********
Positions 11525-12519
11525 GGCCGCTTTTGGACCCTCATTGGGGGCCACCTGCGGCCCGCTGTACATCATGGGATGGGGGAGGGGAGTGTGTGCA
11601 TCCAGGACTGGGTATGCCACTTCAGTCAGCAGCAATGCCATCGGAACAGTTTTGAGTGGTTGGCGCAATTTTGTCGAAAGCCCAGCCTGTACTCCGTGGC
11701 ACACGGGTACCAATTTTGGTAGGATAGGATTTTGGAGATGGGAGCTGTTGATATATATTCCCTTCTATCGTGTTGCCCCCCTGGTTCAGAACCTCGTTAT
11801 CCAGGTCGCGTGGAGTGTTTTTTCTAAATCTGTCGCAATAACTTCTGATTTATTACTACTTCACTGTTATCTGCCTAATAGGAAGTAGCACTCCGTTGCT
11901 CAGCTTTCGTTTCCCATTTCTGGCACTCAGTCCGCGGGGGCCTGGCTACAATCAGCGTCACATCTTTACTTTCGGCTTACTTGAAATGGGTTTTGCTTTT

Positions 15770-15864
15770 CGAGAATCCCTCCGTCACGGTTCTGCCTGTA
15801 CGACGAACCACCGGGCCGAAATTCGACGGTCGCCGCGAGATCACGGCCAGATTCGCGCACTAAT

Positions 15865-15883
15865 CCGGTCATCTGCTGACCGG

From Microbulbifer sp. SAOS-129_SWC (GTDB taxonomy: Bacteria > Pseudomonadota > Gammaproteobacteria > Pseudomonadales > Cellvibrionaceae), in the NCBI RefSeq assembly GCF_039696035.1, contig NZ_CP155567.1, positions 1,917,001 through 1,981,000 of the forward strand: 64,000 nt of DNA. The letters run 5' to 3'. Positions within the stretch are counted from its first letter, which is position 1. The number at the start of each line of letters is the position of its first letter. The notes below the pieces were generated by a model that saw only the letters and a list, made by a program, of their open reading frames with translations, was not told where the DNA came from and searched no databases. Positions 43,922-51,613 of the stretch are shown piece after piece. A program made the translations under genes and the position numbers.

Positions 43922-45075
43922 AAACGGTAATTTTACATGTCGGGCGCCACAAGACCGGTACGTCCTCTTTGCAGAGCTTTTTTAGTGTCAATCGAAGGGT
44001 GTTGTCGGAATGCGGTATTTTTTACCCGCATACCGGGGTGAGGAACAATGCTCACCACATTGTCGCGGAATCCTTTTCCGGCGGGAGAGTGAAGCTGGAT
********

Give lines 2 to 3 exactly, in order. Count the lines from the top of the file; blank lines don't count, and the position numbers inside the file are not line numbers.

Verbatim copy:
11525 GGCCGCTTTTGGACCCTCATTGGGGGCCACCTGCGGCCCGCTGTACATCATGGGATGGGGGAGGGGAGTGTGTGCA
11601 TCCAGGACTGGGTATGCCACTTCAGTCAGCAGCAATGCCATCGGAACAGTTTTGAGTGGTTGGCGCAATTTTGTCGAAAGCCCAGCCTGTACTCCGTGGC